Hashtag - The Halftime Belle Of The Ball

A few years ago, only geeks, programmers and few others knew what “#” was called. We listened to “Jane,” the voice of our voicemail and automated phone systems, call it “the pound sign.” If you were coding in HTML, you may have used the # as a page tag or named page anchor. But now, the little # or “hashtag” has become a part of our vocabulary and is ubiquitous. 

Halftime during Super Bowl XLVII was practically a hashtag #cotillion in primetime. Nearly every commercial included a hashtag in the last few frames. But why?

The insight brands and their social agencies keyed in on is that consumers have been using hashtags as part of their everyday vocabulary for a while. The Super Bowl represents one of the rare times the country collectively gathers around the TV, and we’re all sharing at the same time. Nobody, except the brand and the agency, knows the name of a commercial.



Consumers will either share a brand name or, if presented with a hashtag, they will likely use that. For example, you may recall the Hyundai ad but chances are your recall of #PickYourTeam will drive home a visceral recollection of what the commercial was about and why you liked it. More importantly, it might remind you why you wanted to share about the ad. Hashtags are more than just about brand names, they are containers for intent, passion, affinity and sentiment. This intent is powerful targeting for brands.

The insight that each day we all share over 18 billion “things” such as likes, hashtags, links, pictures, videos (the list goes on and on), combined with that insight that a hashtag at a base or meta level is an expression of intent. Now that you know this, when you get home tonight, watch TV for 10 minutes. What you will notice is that hashtags are everywhere. In just the last five minutes, I’ve seen #BeautifulCreatures, #DailyShow, #WarmBodies, #MustHaveWheatThins #KrollShow. Now you know what channel I’m watching, and whether I’m sharing any of those hashtags. If your agency partner picks smart ad platforms, you will be targeting me with the right ad in about 20 milliseconds. Welcome to the next level of where our “conversation economy” has taken us.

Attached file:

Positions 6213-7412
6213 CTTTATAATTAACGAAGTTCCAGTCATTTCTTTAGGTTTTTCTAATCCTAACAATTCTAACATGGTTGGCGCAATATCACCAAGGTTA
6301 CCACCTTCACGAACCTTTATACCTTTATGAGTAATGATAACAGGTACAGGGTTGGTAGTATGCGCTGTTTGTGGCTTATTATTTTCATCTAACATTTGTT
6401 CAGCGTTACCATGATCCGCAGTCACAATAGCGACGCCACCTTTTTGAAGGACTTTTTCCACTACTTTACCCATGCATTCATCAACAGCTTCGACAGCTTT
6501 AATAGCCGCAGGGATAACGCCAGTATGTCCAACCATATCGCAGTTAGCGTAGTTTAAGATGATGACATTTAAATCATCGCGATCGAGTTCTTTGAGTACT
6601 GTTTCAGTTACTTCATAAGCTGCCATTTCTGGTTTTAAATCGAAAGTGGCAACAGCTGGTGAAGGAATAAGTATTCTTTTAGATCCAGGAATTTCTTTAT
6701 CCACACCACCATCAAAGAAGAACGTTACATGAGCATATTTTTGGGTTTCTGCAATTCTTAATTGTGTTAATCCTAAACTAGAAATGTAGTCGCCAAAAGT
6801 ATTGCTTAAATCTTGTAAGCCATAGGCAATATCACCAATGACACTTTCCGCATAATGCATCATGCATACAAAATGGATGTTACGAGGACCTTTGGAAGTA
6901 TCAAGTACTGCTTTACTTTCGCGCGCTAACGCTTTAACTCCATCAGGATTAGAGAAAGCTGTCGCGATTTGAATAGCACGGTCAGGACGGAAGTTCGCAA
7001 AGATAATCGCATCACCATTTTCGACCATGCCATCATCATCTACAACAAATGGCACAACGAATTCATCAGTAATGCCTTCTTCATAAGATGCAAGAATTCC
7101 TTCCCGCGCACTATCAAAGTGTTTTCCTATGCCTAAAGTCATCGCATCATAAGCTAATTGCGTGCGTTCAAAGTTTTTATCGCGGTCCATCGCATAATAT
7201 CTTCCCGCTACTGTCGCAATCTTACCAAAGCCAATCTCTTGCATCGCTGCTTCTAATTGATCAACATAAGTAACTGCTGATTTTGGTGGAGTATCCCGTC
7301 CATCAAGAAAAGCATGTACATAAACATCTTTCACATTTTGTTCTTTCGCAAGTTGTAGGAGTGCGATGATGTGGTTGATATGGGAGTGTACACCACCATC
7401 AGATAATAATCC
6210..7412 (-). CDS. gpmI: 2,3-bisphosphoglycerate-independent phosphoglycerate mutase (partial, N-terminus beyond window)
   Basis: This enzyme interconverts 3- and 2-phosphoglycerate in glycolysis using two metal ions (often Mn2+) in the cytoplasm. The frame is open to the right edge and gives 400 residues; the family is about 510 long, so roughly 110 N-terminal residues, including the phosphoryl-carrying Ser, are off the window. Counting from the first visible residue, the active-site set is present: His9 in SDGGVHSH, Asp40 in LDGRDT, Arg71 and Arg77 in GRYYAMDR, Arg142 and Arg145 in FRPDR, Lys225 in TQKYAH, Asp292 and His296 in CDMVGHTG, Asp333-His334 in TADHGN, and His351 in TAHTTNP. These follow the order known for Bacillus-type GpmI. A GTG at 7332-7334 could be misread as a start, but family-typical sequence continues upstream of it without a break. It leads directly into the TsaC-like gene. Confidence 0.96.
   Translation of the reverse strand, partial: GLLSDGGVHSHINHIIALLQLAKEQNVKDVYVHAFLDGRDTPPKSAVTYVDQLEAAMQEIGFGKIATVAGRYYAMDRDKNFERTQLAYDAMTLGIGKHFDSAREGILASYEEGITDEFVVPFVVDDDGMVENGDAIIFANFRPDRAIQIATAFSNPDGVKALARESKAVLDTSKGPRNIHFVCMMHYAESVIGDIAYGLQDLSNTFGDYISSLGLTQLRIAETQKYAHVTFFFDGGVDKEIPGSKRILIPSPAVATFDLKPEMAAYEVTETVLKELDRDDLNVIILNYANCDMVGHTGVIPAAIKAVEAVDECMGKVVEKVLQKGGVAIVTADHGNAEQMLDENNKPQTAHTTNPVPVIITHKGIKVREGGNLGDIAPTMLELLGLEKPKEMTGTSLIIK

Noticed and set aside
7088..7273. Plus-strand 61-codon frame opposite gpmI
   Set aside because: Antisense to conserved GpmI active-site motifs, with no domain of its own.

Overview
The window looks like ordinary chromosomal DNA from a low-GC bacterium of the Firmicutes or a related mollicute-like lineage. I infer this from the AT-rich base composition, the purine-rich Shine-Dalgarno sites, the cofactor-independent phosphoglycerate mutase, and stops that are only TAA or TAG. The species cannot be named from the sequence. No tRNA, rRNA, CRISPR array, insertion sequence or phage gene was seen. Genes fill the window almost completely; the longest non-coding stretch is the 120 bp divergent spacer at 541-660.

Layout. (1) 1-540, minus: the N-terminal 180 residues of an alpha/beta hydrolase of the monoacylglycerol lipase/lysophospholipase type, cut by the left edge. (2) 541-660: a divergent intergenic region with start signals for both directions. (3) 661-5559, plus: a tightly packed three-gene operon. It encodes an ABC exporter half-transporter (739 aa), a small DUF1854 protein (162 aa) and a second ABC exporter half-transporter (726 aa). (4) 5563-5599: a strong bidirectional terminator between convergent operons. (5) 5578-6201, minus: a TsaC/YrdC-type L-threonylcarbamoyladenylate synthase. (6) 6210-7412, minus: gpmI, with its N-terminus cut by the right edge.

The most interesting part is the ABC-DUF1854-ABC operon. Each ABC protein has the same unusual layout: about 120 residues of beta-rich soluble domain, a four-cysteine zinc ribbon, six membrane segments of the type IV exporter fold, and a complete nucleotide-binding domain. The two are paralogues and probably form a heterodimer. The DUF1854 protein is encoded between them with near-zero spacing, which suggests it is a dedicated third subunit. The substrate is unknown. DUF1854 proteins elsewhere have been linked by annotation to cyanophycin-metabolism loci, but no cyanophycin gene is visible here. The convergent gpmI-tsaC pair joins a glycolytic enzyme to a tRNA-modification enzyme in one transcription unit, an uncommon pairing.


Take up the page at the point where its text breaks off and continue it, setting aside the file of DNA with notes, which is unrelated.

If you have been using hashtags as a way to encourage people to share about your brand, good first step. It means you are mindful of how people are sharing, and you’re laying out touch-points for your consumers to connect with. But this world moves incredibly fast, and that was good last year. If you’re using those hashtags as a way to put your brand in front of the right audience, in real-time, you’re in the lead pack of smart brands – there are few of you. 

Even smarter are the brands, like Hyundai, that had the #foresight to understand that hashtags are akin to social search -- and had a plan that included hashtag targeting for the Super Bowl. A search for “Hyundai hashtag targeting” will reveal just how they’re doing it. And other brands such as Oreo and Tide even had a SWAT teams in place to build ads in real-time, based on live events. But you don’t have to do that to make hashtags work for your brand. 

Back to my point about hashtag ubiquity. If you’ve known what hashtags are for a while, then you have probably noticed them plastered all over your TV screen, be it a 50-inch flat screen or three inches away from you while watching #SNL, #Greys, #Olympics. Going forward, will your digital media strategy have the power of real-time intent hashtag targeting, ensuring you are reaching your right audience at the right time? Maybe I will find out during the #Oscars.

1 comment about "Hashtag - The Halftime Belle Of The Ball".
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  1. Ashley Berg from Conde Nast Publications, February 15, 2013 at 7:23 p.m.

    Brands capitalizing on #hashtag targeting not only understand brand affinity but understand consumer behavior. #hashtags are the purest form of user expression- the ability to target these users that are actively participating online socially and discussing what's important in their lives is the gateway into the consumer psyche. Advertisers thinking this is a phase and not of importance are missing out on spoon fed consumer insight. Excited to see what brands really learn how to leverage this powerful medium.

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